Crochet for Kids
Editors Foreword: It is a rainy Saturday and you have nothing to do, fear not! Because rainy days are a perfect day to teach your child how to crochet and if you don’t know how you have come to the right place! Firstly you want to track down your local Spotlight Australia store and get the tools you need. THEN you do what I did and ask a craft blogger to write you a step by step instruction linking to YouTube videos on how to teach your 4 year old and… wait for it… yourself.. to crochet!
Making crochet possible for kids aged 4 and up.. the bloggers instructions
I’m constantly amazed by a toddler’s ability to flout the rules of propriety, ask questions about everything, and make a complete mess of something as simple as an apple (you bite it, you chew it, you throw away the core… the end). So when I was tasked with teaching a kid to crochet, I had images of hooks up noses, fingers tied together and a jumbled mess of frayed yarn. Still, I accepted the challenge.
For this exercise, I borrowed a child of age 4. (I also instructed his parents to enforce a nil by mouth diet for two hours prior – so as to better my chances of offering food as a bribe for good behaviour.) When devising a project, I realised that at this age it’s not necessarily about the child creating a finished masterpiece – it’s the taking part that counts. Especially when it comes to crochet hooks; they’re a tricky thing to master and are a potential hazard for those under 5. I started my protégé on finger crochet, with graduation to a hook as a good behaviour bond (my father was a policeman – what can I say?).
The tools you need to Crochet
Spotlight has this handy downloadable which teaches you about the crochet hook you will need depending on the project.
Flower Garland Crochet
A flower garland is something that can be whipped up pretty quickly, and I have it on good authority that garlands are the next big thing in the children’s interiors world. So I separated our project into two sections: 1) the garland chain, and 2) the flowers. The garland is the ‘most important’ part – this is where the child comes in. A simple chain using finger crochet, with the age-8-and-above-flowers attached to the chain.
I picked up my flower pattern from here but head to Spotlight and there are plenty of patterns to choose from. You can choose to add more layers of flowers if you want to brush up on your skills here. Each flower should take about 10 minutes:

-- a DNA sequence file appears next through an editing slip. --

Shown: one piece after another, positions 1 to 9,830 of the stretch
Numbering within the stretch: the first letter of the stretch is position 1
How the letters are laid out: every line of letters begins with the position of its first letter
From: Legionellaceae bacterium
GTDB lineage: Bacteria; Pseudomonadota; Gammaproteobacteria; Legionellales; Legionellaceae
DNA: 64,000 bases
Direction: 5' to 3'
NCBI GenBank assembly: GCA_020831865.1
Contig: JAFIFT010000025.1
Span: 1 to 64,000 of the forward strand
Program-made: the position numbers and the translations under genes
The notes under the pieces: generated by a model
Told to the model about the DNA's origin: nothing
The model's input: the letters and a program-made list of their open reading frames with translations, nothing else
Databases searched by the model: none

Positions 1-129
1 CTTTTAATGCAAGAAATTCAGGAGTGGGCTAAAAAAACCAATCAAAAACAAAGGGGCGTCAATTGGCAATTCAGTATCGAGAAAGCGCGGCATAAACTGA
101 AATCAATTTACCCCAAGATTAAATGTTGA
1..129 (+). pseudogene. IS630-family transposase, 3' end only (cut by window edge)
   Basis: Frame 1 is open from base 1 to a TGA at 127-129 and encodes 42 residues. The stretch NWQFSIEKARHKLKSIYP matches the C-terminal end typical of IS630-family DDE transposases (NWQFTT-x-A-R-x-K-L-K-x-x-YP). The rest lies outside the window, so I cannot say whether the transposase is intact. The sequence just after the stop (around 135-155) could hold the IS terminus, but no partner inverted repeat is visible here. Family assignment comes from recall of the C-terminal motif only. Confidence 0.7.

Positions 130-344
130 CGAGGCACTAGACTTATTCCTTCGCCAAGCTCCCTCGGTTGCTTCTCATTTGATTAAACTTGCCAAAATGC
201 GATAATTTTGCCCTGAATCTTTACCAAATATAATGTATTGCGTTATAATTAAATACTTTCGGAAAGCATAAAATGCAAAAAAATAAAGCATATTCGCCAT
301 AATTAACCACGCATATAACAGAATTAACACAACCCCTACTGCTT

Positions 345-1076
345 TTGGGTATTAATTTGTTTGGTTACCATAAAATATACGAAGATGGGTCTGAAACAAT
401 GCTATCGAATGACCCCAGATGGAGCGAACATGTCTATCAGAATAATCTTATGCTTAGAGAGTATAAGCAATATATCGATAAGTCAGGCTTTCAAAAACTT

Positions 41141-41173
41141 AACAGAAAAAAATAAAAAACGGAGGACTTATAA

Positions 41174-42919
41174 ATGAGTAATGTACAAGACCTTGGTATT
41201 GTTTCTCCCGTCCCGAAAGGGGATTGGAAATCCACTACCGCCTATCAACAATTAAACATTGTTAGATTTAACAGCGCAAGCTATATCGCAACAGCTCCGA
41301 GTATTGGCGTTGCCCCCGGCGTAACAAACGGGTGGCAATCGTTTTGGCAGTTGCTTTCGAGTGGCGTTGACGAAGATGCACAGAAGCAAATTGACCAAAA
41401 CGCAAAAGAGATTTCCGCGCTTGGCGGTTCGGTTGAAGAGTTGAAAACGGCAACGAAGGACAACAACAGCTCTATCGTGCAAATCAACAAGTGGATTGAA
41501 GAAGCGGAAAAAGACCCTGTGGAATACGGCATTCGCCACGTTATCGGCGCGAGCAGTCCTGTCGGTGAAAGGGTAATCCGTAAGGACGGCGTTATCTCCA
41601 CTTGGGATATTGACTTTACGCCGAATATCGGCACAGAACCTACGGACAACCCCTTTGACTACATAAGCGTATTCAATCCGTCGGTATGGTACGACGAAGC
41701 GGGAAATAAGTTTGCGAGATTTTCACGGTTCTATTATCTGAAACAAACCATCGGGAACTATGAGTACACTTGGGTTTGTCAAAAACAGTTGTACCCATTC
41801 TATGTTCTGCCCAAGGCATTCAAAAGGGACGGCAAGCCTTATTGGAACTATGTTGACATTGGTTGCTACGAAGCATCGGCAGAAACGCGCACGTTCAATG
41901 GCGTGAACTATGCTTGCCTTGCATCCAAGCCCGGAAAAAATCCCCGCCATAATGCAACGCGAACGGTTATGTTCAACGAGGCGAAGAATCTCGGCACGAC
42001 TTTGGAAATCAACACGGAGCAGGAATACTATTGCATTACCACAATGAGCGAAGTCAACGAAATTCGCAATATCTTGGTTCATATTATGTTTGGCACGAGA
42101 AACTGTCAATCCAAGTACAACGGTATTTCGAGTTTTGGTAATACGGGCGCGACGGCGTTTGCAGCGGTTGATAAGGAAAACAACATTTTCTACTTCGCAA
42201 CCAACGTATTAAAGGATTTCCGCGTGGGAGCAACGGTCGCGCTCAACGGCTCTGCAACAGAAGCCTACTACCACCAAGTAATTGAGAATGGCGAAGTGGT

Round 1: 5 sc into first ch. Pull tail to tighten.
Round 2: sl st in top of first SC. *ch 2. dc, hdc, sl st* into each stitch around. You will have a total of five little petals. Cut yarn and leave ends loose.
For the chain, I helped my protégé make a slip stitch and then inserted his left index finger as the hook. Then, I showed him how to chain a stitch (yarn over the front of the finger, and pull the back stitch over and off the finger). And off he went.
Then, the assembly is as simple as tying the flowers to the chain with their loose ends and trimming them off with some scissors.
A garland is a great starter project for crocheting kids – you can replace the flowers with pom poms, buttons, tassles or whatever floats your boat. If your child is particularly talented at crochet, get them started on some granny square coasters or even a cushion cover – the possibilities are endless.
My protégé gifted this garland to his baby sister to adorn her pram. I’m making my own too, and as Christmas gets scarily closer I’m planning an advent calendar garland, with some wrapped choccies tied on for a treat each day. For the kids, of course…
If you got this far and you still aren’t sure, I did some research and found that Spotlight Australia also have a downloadable PDF guide to the basics of crochet here including tips on the exact tools to buy (actually what to ask for) and tips and tricks like how to hold the hook. They also rate their projects in terms of how easy they are to do which means you can decide if you are ready for the challenge.